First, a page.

are important to life on our planet;
everybody has their preferences:
what they like to drink?
what they like to eat?
what they like like to listen to,
and what they like to watch?
Some people just do not “feel right”
if they do not keep on their
preferred side of their own bed.

Some people just know us;
some people can just read us;
some people are just like an open book;
some people can tell the story
of who they are from a single look;
some people constantly analyze;
some people speak as well see with their eyes;
some people love us – no matter how predictable
and bound by our own insecurities,
obsessions and compulsions we are;
some people think that when they see us
we shine like a star;
some people are so incredibly psychic
that their gift can be deceptive;
some people teach us every day
that there is more to learn
about all forms of nature
just by looking, observing,
understanding and deciphering
the signs and mimicking the techniques
used by the best of those schooled
in the performance of psychic arithmetic.

My Poem ‘The Showman’

The audience, the stage,
the lights, the time,
the anticipation, the murmuration,
the feeling in the air
as the lights begin to fade…
and then the Magician appears
into a white spot-light of illumination –
all eyes are looking at him,
he has everyone in a trance,
the Showman begins to tell his story,
and the music starts to play,
as the Mentalist leads us all
in an unforgettable and tremendous dance.

The Showman is a true master of his art;
the Magician is a true wizard of his magic;
the Mentalist has so much to think about
and has to be ten steps ahead of his audiences;
the Storyteller is weaving together
and telling a tale to everybody,
but he is also having to adapt
to the seemingly random choices and responses
of his ticket-paying gathering –
however, every second, the Conjuror
is undoubtedly in control:
he never once shows any sign of nerves,
stage-fright, or not knowing what is happening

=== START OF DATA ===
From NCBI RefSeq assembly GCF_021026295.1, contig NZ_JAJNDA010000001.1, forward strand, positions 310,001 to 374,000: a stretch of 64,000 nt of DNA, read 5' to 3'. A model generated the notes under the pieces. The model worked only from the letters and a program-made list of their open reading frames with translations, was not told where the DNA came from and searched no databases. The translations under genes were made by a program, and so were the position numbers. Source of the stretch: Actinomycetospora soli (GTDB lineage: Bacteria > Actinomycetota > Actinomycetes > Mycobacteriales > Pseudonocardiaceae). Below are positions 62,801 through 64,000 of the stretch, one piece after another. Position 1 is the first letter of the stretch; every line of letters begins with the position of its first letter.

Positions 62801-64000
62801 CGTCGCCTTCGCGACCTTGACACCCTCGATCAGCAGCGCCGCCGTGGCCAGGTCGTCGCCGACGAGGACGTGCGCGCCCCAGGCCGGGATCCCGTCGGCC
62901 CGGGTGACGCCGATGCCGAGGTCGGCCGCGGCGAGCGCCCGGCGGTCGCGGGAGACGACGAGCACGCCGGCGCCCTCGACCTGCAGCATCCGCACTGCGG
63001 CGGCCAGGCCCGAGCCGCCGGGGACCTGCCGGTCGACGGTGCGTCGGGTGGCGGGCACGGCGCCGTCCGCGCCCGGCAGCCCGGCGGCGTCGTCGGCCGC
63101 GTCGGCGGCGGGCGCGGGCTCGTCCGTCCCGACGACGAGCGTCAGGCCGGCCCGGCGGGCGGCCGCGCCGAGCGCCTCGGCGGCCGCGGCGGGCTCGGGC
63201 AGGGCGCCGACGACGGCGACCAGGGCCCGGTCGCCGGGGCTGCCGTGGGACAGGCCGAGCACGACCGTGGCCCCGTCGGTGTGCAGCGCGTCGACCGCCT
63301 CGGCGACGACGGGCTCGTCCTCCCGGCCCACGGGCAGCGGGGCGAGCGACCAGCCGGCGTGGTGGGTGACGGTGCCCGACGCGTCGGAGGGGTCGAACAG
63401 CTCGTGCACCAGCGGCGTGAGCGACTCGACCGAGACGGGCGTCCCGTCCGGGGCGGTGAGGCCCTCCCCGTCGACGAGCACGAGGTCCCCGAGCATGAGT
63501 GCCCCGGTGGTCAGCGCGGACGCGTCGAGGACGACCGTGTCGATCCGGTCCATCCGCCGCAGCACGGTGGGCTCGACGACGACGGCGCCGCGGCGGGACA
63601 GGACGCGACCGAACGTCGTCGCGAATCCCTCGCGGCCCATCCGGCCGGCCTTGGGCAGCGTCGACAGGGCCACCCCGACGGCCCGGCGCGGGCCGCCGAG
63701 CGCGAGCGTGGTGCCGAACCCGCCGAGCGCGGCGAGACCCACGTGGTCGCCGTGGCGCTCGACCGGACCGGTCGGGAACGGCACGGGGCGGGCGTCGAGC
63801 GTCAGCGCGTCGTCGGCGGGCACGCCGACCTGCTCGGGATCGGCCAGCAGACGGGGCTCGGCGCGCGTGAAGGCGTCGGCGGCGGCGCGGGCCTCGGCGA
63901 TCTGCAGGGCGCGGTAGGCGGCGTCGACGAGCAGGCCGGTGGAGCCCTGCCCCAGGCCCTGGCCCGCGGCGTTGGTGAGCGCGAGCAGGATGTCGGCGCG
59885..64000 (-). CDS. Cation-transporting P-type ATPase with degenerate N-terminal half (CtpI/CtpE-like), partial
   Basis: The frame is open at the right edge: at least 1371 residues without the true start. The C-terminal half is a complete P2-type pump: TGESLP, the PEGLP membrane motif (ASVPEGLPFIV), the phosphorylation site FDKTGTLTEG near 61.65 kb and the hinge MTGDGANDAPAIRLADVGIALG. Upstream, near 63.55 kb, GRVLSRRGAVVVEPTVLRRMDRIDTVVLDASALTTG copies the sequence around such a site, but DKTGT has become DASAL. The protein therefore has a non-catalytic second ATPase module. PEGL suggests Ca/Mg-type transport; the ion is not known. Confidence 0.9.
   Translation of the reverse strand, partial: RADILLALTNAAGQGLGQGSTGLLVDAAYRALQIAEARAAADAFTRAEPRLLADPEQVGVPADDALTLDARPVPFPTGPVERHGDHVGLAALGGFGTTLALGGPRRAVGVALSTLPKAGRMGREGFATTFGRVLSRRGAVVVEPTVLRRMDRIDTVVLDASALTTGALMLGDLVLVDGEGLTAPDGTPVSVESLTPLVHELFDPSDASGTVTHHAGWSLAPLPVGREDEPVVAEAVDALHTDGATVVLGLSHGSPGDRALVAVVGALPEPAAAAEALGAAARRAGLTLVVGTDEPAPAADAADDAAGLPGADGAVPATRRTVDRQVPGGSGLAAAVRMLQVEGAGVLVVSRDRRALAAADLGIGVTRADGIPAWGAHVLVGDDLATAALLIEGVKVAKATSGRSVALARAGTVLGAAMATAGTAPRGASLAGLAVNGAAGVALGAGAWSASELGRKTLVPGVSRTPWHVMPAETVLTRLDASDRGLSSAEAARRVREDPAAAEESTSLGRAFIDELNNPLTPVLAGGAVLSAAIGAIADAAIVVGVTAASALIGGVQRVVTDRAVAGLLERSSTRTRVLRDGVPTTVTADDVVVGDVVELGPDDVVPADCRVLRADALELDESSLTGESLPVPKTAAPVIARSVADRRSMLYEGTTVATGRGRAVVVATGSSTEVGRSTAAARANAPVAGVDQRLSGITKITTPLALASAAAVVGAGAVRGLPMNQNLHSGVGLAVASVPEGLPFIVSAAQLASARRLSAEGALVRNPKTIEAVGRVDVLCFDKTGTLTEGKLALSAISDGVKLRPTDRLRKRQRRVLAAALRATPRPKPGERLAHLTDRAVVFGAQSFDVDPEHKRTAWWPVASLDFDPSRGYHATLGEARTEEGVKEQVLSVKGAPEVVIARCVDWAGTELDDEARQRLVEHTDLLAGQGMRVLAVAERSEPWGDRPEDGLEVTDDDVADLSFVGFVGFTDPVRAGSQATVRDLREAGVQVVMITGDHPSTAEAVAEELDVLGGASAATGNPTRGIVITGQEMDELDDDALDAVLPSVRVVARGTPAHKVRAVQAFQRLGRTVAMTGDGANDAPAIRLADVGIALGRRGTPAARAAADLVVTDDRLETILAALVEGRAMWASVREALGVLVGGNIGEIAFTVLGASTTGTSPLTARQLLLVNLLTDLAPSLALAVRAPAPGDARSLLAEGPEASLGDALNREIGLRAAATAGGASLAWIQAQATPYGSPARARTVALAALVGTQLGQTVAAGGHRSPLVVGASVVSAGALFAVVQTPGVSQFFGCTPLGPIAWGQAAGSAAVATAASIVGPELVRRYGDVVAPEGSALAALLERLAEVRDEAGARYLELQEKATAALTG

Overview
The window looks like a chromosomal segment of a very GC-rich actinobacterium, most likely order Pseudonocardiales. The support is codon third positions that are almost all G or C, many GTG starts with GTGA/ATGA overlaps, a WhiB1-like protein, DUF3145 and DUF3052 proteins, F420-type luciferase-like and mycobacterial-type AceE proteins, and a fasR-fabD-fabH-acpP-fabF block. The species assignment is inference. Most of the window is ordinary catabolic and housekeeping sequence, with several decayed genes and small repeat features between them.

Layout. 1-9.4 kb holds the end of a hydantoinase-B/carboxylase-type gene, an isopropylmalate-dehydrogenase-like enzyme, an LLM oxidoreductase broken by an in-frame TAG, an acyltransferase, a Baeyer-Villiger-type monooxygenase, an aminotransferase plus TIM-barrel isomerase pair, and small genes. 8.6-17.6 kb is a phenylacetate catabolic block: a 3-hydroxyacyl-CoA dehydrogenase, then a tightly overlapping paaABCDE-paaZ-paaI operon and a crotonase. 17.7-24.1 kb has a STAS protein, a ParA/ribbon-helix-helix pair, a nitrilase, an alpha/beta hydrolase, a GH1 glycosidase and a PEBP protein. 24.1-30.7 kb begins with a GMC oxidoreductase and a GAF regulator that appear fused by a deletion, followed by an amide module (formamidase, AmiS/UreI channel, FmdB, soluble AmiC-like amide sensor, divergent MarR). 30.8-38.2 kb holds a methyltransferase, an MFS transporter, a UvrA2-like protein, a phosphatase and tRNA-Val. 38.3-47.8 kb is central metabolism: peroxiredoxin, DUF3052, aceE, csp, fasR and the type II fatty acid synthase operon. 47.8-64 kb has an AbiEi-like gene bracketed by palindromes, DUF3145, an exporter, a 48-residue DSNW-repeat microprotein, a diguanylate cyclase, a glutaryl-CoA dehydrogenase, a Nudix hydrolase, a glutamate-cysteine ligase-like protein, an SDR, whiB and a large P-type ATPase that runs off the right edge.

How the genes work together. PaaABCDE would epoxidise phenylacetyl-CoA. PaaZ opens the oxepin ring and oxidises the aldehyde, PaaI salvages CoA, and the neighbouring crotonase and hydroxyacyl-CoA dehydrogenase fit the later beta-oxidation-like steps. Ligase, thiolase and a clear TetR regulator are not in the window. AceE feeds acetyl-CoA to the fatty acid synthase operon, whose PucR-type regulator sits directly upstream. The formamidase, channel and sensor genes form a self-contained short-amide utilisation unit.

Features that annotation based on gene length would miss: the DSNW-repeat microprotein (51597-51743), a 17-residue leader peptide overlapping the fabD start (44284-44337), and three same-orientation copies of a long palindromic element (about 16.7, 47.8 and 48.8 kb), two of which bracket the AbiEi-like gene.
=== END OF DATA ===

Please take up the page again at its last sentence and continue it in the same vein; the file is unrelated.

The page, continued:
and what is going to happen –
because they know that things are playing out
just as they predicted they would,
and everything and everybody
is following their blueprint for the night,
and the pieces of the puzzle
that they have laid out and fragmented deliberately
are coming together according to their plan
and their pattern.

The Showman asks his audience for their trust,
and as a member of their audience,
and because you want to be
under the Magician’s spell as much as possible,
and for as long as you can,
you not only want to give the Mentalist your full-attention,
but you also want to give them
your cooperation and participation.

Being in the audience of a true Showman is a gift;
being there when the lights go down, and the show begins,
is magical in and of itself;
being hypnotized and entranced
literally gives people a lift;
listening intently to the Mentalist’s incantations,
and willingly going on a journey to another place,
and feeling as if you are in a different state of being –
as if you are dreaming;
when you leave the theatre, after the show has ended,
figuring out what happened, and when,
is sometimes hard to recount and tell.

Every second of the Magicians performance is amazing;
every colour, every word, is precise and meaningful;
every person selected at random from the audience
and who gets to tread the boards of the stage
with the Mentalist has an unforgettable experience;
every sound, every visual,
is fascinating and electrifying;
every time the Magician comes into the audience
and literally overcomes people
with their touch and presence,
being so close, is phenomenal;
every act, after the fact,
feels like it happened in a flash –
even at the interval of the show,
you can’t believe that the time
you have been in your seat in the theatre
has gone by so fast.

At the end of the show,
when the performer comes back onto the stage
to take a bow and enjoy a rousing
and roaring standing-ovation,
the Conjuror, the Magician, the Mentalist,
leaves the stage – but then reappears